June is the Month of the poppy here in Ireland and I just love this little flower, its mainly known for growing along the sides of roads or rail lines. This is mainly because the earth on this land has been turned over and the seeds of the poppies have been moved back to a depth that they can grow again.
It’s not that common here unlike France or main land Europe to see full fields of poppies, one location I have found were this is true is around the remains of the old house at Duckets grove, County Carlow.
These images were taken one evening in June, the light was fading and a tripod was needed with the camera but I think the low light has resulted in some strong reds and deep greens for these images. they have been enhanced this a little in photoshop but I did need to do to much work.
June I cannot want for you and your poppy fields!
The Red Poppy
The great thing is not having a mind.
Feelings: oh, I have those; they govern me.
I have a lord in heaven called the sun, and open for him,
showing him the fire of my own heart,
fire like his presence.
What could such glory be if not a heart?
Oh my brothers and sisters,
were you like me once, long ago,
before you were human?
Did you permit yourselves to open once,
who would never open again?
Because in truth I am speaking now the way you do.
I speak because I am shattered.
by Louise Glück
The flower’s connection with death has been known for countless centuries. The twin Greek deities Hypnos and Thanatos, were illustrated wearing crowns of poppies and the flowers were considered suitable offerings for the dead in both ancient Greece and Rome.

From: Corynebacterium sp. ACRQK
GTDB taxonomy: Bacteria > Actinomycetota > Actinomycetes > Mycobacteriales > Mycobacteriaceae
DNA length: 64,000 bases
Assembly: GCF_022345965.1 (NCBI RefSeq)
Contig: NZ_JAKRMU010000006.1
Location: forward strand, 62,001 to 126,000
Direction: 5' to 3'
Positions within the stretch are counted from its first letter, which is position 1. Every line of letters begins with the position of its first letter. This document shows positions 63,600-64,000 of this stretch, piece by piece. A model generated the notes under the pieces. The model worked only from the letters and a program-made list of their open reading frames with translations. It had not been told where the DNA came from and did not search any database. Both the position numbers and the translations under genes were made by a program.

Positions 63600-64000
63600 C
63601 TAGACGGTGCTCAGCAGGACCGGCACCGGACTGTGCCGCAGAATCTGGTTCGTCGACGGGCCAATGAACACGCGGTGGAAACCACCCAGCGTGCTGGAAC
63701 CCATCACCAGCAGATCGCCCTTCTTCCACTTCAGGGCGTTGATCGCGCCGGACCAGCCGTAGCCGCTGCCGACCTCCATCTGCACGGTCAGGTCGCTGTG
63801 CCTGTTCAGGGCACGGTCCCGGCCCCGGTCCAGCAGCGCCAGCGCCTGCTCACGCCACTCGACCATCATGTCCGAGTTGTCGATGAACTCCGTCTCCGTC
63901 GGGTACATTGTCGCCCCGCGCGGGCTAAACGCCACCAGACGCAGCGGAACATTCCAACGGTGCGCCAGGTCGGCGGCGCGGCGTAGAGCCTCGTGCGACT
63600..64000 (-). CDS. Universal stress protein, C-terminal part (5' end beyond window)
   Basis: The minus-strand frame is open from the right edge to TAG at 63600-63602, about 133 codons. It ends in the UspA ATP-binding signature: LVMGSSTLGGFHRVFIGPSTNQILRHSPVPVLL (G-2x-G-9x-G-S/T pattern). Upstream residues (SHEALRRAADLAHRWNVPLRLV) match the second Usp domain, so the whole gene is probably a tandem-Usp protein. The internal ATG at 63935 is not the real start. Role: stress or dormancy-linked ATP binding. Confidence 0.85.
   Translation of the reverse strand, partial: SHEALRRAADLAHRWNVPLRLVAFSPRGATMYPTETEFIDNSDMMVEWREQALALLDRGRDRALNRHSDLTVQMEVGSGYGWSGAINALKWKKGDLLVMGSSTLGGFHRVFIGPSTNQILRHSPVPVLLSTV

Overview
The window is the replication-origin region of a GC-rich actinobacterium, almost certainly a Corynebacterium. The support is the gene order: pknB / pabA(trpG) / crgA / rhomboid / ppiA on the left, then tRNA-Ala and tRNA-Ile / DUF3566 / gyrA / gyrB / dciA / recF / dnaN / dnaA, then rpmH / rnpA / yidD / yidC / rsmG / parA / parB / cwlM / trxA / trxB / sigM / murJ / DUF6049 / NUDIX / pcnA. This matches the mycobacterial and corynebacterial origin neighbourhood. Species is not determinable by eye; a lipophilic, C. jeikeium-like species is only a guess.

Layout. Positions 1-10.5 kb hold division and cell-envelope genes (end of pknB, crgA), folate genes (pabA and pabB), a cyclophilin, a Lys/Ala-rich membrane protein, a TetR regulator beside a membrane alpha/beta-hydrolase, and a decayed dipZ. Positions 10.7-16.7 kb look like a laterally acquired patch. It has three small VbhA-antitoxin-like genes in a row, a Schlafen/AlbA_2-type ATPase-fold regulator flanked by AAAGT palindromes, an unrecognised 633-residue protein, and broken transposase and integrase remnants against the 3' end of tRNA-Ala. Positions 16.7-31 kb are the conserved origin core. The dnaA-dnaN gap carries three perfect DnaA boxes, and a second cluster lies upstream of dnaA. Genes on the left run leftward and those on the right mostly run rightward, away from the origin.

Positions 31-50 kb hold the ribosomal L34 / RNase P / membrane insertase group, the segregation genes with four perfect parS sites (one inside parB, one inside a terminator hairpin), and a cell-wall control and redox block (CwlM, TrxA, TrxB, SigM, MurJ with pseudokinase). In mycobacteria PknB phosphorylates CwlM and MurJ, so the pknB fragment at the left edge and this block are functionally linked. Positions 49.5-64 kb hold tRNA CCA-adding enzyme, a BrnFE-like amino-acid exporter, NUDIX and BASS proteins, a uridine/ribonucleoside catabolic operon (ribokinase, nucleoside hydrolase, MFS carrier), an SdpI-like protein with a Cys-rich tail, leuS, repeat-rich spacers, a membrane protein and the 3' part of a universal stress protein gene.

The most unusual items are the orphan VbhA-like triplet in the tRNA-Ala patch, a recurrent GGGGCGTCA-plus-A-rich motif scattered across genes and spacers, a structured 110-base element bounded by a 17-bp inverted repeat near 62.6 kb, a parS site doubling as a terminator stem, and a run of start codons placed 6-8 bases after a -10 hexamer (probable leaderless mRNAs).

In other parts of the world, poppies have happier associations, In China, it is believed to be lucky to smell the scent of the flower three times a day and in Turkey, they symbolise the promise of health and peace.
Magical properties have also been attributed to the flower. In ‘A Mid Summer’s Night Dream’, Shakespeare writes ” The juice of it on sleeping eyelids laid will make a man or woman madly dote upon the next live creature that it sees”. Peering into the black centre was a traditional folk remedy for insomnia.
Whilst opium is derived from only one of the hundreds of different varieties of poppy, many poppies have sedative effects on those who consume them and poppies are sometimes inscribed on gravestones to symbolise eternal rest. In the popular film, The Wizard of Oz, a poppy field was depicted as dangerous as it caused all those who passed through it to fall asleep forever. Such are the properties of this plant that foods rich in culinary poppy seeds can even result in the failing of an opiate drug test and the sale of poppy seeds is banned in several countries.